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Timothy Bradley Scores Controversial Win Over Manny Pacquiao

Unbeaten Timothy Bradley defeated eight-time champion Manny Pacquiao with a controversial decision, taking the WBO welterweight title and throwing boxing’s mega-fight further up in the air.In a split decision that stunned most everyone in the arena, even many of his supporters, Bradley defeated Pacquiao to take the belt of the Filipino fighter and congressman and hand him his first loss since 2005. And it sets up a rematch, likely on November 10, and likely in Las Vegas again.Bradley remained undefeated, improving his record to 29-0, with 12 KOs. Pacquiao fell to 54-4-2, with 38 KOs, suffering his first loss since 2005, when he lost to Mexico’s Erik Morales.“Me and my team, we did it, we shocked the world like I said we would,” Bradley proclaimed. “I heard the boos at the end of the night, which is OK.“We definitely need to do this again in November, and let’s make it more decisive.”Source: Detroit Free Press read more

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TURKS AND CAICOS ON TOP IN CARIBBEAN HIGH SCHOOL EXAM RESULTS —

first_img Hurricane Hit Territories Labelled “Too Wealthy” for British Aid Facebook Twitter Google+LinkedInPinterestWhatsAppProvidenciales, 25 Oct 2014 – Among the 411 students on the CXC Top 10 Regional Merit List in 35 subjects are 2 Turks and Caicos Islanders. This list is a recognition of students ranking 1 – 10 in each subject. Natalia Williams, daughter of Rhoda and Rupert Williams and past student of HJRHS ranked 10th in Food and Nutrition; while former MBHS student, Krischan Cox, son of District Commissioner (South Caicos), Yvette Cox and MBHS Vice Principal, Rodney Cox, ranked 7th in Building Technology (Woods). Congratulations to these two students, their teachers and their parents. Former US President Barack Obama Visits Turks and Caicos Facebook Twitter Google+LinkedInPinterestWhatsApp Related Items:cxc, top, turks and caicos Recommended for you Crown Land Motion by PDM demands better processlast_img read more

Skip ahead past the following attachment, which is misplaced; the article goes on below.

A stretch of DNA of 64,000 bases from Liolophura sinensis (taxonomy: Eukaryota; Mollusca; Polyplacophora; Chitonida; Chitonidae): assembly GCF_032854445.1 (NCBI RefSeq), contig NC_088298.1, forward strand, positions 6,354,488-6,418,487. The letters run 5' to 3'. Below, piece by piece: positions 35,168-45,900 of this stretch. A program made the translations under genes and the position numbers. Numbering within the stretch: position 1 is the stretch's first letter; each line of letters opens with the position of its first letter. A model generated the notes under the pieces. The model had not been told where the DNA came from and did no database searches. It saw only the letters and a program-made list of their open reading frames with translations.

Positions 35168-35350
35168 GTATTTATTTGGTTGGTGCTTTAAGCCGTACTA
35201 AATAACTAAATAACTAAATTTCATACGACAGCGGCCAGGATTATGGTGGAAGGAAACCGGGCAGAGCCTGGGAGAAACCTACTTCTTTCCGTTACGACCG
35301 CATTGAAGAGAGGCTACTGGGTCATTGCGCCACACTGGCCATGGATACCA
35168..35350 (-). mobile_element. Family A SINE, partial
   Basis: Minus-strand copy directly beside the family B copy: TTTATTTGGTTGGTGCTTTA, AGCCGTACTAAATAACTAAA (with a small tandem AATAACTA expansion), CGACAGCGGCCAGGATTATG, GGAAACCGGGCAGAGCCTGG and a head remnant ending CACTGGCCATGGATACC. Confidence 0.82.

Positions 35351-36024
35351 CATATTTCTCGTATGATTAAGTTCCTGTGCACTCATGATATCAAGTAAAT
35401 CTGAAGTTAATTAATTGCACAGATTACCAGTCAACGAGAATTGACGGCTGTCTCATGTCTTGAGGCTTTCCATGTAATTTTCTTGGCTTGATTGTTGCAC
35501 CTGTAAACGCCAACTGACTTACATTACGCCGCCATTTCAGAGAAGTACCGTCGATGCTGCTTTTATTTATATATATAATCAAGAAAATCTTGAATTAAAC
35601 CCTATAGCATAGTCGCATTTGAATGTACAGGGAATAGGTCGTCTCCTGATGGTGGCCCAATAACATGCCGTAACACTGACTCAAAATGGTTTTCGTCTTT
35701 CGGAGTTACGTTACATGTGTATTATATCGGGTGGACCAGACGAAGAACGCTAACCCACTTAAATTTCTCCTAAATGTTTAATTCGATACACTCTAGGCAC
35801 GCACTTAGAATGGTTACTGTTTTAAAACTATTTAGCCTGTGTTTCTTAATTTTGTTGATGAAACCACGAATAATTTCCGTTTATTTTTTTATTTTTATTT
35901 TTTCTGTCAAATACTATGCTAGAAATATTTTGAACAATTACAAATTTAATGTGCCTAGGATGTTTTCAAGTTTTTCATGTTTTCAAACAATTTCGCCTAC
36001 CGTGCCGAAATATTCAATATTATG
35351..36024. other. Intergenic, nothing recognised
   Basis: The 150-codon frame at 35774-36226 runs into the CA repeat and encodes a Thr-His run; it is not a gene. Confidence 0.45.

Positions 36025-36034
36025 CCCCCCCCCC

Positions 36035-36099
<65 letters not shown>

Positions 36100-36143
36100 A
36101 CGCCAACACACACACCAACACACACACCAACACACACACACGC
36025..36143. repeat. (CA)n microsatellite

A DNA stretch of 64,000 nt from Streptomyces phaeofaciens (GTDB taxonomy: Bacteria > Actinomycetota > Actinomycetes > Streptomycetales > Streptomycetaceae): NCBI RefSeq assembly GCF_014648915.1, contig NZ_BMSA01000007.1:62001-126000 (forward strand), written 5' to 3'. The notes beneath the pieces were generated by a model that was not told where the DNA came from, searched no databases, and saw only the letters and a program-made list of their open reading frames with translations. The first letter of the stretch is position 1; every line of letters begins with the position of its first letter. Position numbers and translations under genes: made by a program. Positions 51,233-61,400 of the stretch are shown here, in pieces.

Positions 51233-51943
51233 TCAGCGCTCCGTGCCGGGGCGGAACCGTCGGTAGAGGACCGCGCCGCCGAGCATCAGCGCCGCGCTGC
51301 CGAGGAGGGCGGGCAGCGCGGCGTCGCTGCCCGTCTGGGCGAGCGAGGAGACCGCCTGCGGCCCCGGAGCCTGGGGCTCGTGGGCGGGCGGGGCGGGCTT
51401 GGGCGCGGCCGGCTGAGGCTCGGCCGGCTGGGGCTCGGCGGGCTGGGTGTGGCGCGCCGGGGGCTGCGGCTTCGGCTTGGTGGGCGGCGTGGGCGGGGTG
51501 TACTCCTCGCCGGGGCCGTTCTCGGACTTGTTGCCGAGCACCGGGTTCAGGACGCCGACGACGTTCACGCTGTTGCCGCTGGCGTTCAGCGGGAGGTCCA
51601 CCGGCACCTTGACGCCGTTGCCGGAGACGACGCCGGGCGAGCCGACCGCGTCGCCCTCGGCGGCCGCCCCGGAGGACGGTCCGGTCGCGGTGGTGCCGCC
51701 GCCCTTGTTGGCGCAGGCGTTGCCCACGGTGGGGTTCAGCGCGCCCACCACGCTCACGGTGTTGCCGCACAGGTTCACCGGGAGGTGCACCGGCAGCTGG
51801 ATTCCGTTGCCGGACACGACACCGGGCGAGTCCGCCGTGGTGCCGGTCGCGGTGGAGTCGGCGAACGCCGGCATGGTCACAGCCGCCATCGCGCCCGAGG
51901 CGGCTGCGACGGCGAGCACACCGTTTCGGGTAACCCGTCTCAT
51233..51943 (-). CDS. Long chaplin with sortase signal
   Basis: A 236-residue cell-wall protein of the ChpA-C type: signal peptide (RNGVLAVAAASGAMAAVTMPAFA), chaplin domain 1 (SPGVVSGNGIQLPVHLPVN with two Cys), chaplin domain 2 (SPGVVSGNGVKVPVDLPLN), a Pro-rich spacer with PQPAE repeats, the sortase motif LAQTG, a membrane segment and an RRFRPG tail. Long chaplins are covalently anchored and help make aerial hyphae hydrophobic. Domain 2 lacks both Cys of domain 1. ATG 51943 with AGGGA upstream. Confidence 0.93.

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Brush fire in Rancho San Diego spreads to 10 acres

first_img Posted: June 3, 2018 Brush fire in Rancho San Diego spreads to 10 acres June 3, 2018 , Categories: Local San Diego News FacebookTwitter RANCHO SAN DIEGO (KUSI) – A small brush fire scorched about 10 acres of vegetation and prompted the evacuation of several homes in Rancho San Diego before firefighters knocked down the flames, authorities said Monday.The blaze was reported about 6:25 p.m. Sunday in the area of Brabham Street and Greenwick Road, a little north of Cottonwood Two County Park and the Cottonwood Golf Club, San Diego County sheriff’s Sgt. Matt Cook said.As crews from Cal Fire and the San Miguel Fire Protection District began battling the blaze, sheriff’s deputies evacuated residents from several flame-threatened homes on Bridgehampton Place, Cook said. The evacuation orders were lifted less than an hour later when fire crews stopped the forward progress of the flames.The fire departments used at least one helicopter to drop water on the flames from above, and the burn area was contained to about 10 acres, according to the sheriff’s department and Cal Fire San Diego.“There were no injuries or damage to any structures,” Cook said,, adding that Cal Fire and San Miguel Fire investigators will probe the cause of the blaze.Dubbed the “Green Fire,” it was the second small brush fire in Rancho San Diego over the weekend, and the second to break out in the county within a few hours Sunday afternoon. Updated: 6:18 AMlast_img read more